Featured Ingredient Fitness and Nutrition — By Ben on 29 February 2012
Nixtamal and Tortillas

We have learned this month that corn is a man-developed crop that first appeared in Mesoamerica about 7,000 years ago. We’ve also learned that maize was a quintessential part of the religion, culture and cuisine of all the region’s civilizations. In modern Mexico maize is still our main crop and we observe many of the rituals (with Christian names now) that involved maize in the past. Most importantly for this blog, modern Mexican cuisine still orbits around maize (squashes, beans and chilies are as important and I’ll write about them in upcoming months).

Our cuisine has evolved for thousands of years and was heavily influenced after the Spanish conquista. The new ingredients brought from the Old World and Asia, through routes established with that continent in the Pacific coast, made their way in the daily diet of the country, but maize has remained in the center of our cuisine.

As impressive as the history of maize is, however, the crop by itself is nutritionally lacking and a steady diet of it can cause pellagra because of vitamin deficiency. Wait a minute. How, then, did maize become so important in the Mesoamerica and modern Mexican diet? How could entire civilizations of millions of people keep from collapsing due to malnutrition?

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The answer lies in a single word: Nixtamal. Nixtamal comes from the Nahuatl word nixtamalli or nextamalli that roughly translates as “unformed corn dough”. It refers to the process of preparing maize (the process can apply to other crops as well) in an alkaline solution. Maize is cooked and soaked in the solution, usually limewater in Mexico, and then rinsed to be hulled and ground. There’s not an exact date on when this technology was developed, but the earliest evidence of nixtamalization was found in southern Guatemala and dates back to around 1200-1500 BC.

The first step of this process is to cook dried maize kernels in the alkaline solution. In Mexico, cal (calcium oxide obtained from lime stone) is used to prepare the solution. The kernels then sit in the limewater overnight to be rinsed and hulled the following day. Metates (grinding stones) were used to grind the maize and make the dough that would become tortillas, tamales or tlacoyos.

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This simple process has a high impact on health. The main nutritional benefit comes from the alkalization. It converts the maize bound niacin into free niacin, making it available to be absorbed by the body. High alkalinity also reduces the amount of protein zein, which improves the balance among essential amino acids.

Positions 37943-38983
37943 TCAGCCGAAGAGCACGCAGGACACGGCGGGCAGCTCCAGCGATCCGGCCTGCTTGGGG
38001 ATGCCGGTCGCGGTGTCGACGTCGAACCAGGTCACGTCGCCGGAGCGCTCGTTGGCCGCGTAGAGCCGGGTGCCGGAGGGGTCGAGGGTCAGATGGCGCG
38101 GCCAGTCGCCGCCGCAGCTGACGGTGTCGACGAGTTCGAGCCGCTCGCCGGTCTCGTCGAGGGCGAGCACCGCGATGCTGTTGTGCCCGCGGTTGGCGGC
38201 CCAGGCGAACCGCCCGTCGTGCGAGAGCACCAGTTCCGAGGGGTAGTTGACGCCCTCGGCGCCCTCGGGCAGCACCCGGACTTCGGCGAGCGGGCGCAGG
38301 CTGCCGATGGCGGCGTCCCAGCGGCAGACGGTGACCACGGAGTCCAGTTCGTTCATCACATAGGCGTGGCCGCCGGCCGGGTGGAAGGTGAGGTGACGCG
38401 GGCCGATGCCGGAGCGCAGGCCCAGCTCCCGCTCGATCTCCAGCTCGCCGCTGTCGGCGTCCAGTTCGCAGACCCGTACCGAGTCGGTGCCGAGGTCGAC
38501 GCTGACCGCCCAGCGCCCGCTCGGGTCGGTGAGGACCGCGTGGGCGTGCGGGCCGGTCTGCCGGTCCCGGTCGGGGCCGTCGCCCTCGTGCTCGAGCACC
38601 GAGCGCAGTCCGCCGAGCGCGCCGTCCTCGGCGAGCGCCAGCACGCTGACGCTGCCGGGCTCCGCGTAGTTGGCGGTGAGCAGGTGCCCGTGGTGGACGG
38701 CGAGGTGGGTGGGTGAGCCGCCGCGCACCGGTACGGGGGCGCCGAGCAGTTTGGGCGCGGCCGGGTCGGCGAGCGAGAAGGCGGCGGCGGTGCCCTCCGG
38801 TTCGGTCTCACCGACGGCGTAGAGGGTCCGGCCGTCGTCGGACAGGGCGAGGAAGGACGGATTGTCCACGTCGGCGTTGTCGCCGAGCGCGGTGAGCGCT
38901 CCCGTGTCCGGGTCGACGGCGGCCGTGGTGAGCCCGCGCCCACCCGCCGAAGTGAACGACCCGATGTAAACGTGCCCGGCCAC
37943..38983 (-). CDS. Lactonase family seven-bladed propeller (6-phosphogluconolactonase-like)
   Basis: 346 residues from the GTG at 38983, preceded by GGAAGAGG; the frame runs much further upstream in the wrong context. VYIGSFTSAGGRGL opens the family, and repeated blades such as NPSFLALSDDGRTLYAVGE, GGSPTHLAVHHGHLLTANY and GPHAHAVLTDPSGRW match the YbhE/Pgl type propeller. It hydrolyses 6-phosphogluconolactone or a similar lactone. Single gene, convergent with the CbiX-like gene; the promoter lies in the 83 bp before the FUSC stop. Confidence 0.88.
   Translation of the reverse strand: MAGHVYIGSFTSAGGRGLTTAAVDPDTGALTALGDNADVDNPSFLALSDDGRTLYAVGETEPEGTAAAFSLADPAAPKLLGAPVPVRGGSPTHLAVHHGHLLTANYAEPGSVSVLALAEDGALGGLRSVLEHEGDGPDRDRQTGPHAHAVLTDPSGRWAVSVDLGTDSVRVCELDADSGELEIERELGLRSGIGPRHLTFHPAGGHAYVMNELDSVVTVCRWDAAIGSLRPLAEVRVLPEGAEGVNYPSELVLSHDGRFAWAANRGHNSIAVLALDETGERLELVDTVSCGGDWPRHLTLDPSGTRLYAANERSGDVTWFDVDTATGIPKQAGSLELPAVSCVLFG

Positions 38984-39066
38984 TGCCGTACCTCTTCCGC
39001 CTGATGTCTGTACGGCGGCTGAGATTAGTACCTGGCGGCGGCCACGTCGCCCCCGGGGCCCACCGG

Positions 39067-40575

Other benefits come from the maize absorption of minerals from the limewater solution. This increases calcium by up to 750%, with 85% available for absorption, iron, copper and zinc preventing pellagra. Also, nixtamalization significantly reduces (by 90-94%) mycotoxins produced by Fusarium verticillioides and Fusarium proliferatum, molds that commonly infect maize and the toxins of which are putative carcinogens.

Lastly, the process makes maize easier to grind and its aroma and flavor are highly improved. Modern tortillerias (tortilla shops) in Mexico can be easily recognized by the sound of the tortilla machine and the aroma of nixtamalized maize that can be perceived from a block away.

Nixtamalization is still widely used in Mexico in the preparation of corn dough. Nixtamalized corn dough can be used to make different dishes, but the main product of this dough in Mexico is the tortilla. Tortilla is the name the Spanish gave to the maize flat bread that the Mexicas consumed in their daily diet. The Nahuatl name for them was tlaxcalli, but its history dates back to approximately 10,000 BC. This flat bread was invented, according to Mayan legend, by a peasant who wanted to feed his hungry king.

Tortillas were made by patting down a small ball of nixtamalized maize dough by hand, in a clapping-like motion, until it became a round, thin pancake-like bread. Then it was cooked on a hot comal (griddle) on both sides. From pre-Hispanic times to this day in many indigenous communities in Mexico, women were in charge of the Nixtamal and the making of tortillas by hand. When the nixtamal was ready they would kneel in front of a metate to grind it and make the dough for that day.

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Tortillas are still a very important part of the Mexican diet. However, the nixtamalization and tortilla making processes have been modernized and automated in most of the country. Molinos (grinding shops) and tortillerias (tortilla shops) use machinery that has been developed exclusively for these processes.